The problem turned out to be caused by a well-intentioned but ultimately misguided setting baked into the stateful firewall built into certain consumer-grade ADSL routers. These routers track the number of unfinished TCP connections — that is, outbound TCP connections where the SYN packet has been sent but the router has yet to see a SYN ACK response from the server, otherwise known as embryonic connections — to each IP address. If the number of unfinished TCP connections to an individual IP address exceeds a given threshold, all subsequent packets to that IP are silently dropped for a period of 5 minutes. In the user's web browser, this results in timeout errors for any requests that did not make it through before the door was slammed shut.

The setting in question is commonly labelled Maximum unfinished TCP/UDP connections per host. On some devices such as the Belkin F5D7630 this setting is configurable through a hidden page in the router's web-based admin interface, but on others the threshold is simply baked into the firmware and cannot be changed. Worse, some devices ship with a default value as low as 10 for this setting. Modern web browsers make anywhere between 6 and 15 HTTP connections per hostname, so loading static assets from more than one hostname is almost certain to trigger this rule.

The only clue a user would have that their router was causing the connection to be blocked is the SYN Flood to Host entry in their firewall logs:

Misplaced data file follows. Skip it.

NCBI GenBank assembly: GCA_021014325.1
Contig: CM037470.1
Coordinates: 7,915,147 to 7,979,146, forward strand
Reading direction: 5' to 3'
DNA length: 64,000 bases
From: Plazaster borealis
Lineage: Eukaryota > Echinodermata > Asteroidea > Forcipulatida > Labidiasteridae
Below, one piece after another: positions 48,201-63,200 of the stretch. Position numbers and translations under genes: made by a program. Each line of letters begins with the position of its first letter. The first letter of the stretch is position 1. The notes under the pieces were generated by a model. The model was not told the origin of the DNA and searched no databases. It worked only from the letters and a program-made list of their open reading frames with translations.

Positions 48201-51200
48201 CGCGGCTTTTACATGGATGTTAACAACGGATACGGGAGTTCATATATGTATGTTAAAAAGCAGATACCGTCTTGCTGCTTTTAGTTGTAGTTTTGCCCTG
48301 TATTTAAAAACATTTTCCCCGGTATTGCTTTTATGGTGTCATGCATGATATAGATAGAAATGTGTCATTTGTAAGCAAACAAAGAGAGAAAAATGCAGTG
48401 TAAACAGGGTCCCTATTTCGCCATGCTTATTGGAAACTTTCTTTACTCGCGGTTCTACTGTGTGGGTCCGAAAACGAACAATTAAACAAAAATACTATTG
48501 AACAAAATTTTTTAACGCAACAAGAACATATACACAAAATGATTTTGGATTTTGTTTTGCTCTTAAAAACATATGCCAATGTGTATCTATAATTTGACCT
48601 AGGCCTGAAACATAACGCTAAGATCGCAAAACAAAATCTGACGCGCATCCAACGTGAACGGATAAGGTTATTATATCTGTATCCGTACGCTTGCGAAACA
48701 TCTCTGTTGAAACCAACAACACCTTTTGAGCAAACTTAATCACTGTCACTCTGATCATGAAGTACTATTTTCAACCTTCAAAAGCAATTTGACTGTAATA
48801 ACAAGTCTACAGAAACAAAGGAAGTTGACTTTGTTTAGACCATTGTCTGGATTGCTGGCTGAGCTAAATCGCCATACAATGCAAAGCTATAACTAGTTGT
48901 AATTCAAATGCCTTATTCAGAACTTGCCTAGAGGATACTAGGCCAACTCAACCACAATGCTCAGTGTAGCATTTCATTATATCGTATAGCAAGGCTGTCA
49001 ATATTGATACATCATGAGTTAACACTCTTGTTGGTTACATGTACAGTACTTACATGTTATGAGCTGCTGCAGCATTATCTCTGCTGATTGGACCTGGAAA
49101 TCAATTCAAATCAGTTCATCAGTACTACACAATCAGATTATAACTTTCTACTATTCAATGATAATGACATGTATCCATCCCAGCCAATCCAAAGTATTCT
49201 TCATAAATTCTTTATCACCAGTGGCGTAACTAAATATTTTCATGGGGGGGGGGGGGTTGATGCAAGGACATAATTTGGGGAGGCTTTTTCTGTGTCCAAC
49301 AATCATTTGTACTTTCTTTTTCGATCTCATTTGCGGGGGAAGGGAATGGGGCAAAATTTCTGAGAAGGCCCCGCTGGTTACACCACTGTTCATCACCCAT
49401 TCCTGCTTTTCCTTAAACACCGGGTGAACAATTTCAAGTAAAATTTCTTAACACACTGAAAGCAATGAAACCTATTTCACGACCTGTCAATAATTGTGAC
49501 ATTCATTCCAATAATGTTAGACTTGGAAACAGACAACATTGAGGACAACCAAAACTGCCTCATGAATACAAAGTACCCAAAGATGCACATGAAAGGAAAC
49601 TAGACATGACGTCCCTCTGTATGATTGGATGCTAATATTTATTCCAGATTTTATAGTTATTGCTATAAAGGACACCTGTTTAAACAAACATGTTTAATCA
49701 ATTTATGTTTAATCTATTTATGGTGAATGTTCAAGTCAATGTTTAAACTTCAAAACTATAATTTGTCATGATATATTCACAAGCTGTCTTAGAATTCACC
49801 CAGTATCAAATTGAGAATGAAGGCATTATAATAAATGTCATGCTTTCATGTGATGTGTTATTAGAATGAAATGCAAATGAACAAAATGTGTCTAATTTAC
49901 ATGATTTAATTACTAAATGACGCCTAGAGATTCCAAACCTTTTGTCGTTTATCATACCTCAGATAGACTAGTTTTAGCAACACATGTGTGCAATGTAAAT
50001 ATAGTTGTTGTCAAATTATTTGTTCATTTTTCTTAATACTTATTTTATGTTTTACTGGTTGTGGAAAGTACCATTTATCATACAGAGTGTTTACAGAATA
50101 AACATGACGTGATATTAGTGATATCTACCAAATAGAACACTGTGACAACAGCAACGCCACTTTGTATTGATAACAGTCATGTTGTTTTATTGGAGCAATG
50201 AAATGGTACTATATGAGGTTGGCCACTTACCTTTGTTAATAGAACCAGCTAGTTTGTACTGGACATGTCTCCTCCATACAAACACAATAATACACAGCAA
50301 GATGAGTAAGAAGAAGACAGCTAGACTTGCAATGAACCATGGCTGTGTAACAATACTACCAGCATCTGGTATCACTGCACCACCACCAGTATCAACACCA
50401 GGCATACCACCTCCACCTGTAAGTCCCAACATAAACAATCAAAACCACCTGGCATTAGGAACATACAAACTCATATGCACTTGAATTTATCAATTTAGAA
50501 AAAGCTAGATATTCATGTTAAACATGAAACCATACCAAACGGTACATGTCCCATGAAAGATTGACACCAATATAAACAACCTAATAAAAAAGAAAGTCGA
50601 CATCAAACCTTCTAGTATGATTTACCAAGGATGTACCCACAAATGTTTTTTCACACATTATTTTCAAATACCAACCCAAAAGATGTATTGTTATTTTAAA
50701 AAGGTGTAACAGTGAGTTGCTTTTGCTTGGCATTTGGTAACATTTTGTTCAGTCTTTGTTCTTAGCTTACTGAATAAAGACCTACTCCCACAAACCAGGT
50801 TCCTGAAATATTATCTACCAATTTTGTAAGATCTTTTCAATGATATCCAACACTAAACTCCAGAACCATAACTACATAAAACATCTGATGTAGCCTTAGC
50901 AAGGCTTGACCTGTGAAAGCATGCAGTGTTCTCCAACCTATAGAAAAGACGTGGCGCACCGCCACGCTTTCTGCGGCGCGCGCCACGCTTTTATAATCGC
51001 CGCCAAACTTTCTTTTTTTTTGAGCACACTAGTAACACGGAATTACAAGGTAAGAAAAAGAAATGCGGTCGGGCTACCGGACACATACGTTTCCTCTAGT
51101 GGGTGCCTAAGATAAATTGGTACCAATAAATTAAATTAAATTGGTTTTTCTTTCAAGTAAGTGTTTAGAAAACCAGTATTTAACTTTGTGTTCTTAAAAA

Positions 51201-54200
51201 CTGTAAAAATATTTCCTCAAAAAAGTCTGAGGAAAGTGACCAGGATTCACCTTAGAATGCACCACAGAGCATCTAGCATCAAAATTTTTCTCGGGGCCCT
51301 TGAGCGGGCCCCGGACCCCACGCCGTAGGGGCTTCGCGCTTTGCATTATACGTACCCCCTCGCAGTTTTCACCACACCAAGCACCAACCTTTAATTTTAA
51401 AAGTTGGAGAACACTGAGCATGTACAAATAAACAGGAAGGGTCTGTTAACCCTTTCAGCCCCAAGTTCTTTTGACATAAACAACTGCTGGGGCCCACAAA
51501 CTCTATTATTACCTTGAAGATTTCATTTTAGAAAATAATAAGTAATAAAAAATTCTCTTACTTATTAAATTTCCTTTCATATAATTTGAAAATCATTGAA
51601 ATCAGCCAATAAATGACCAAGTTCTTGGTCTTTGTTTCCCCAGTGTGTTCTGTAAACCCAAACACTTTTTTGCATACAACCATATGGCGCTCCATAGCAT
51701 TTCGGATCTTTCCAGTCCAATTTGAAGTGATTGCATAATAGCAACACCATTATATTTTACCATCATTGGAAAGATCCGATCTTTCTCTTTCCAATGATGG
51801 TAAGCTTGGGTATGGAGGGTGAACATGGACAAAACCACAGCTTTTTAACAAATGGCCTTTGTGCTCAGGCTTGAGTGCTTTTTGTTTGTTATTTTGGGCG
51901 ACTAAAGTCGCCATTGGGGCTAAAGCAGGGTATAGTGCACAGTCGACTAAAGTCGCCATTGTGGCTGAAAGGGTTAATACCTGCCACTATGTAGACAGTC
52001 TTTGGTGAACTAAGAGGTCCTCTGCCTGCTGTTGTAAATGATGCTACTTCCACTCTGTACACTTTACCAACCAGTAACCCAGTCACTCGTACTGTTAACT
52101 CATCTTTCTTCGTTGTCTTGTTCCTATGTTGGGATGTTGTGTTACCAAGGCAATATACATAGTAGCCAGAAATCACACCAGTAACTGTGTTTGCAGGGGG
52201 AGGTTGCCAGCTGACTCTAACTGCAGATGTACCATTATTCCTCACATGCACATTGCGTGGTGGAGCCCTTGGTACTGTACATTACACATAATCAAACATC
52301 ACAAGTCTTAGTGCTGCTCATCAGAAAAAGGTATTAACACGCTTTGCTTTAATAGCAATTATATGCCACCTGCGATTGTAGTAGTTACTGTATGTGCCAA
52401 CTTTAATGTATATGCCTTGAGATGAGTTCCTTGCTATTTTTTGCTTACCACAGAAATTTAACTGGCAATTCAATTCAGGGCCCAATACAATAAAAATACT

07/13/2010 21:02:38 **SYN Flood to Host** 192.168.2.4, 55112->>  ↵
    194.117.248.100, 80 (from ATM1 Outbound)

I can only assume that this setting is an attempt lessen the effectiveness of DDoS attacks from the client-side. A noble intention, to be sure, but preventing or lessening the effectiveness of DDoS attacks on websites is not something I would consider to be within the domain of a consumer-grade ADSL modem. By all means protect the user against inbound DoS/DDoS attacks, but blocking outbound traffic based on what the router manufacturer deems to be normal usage seems like a step too far.

Once I knew what I was looking for, a quick search revealed that Google maps has also been bitten by this issue (though the helpful Google employee didn't seem to realise the full extent of the problem) and that even tech-savvy users don't know what's going on and may blame their web browser.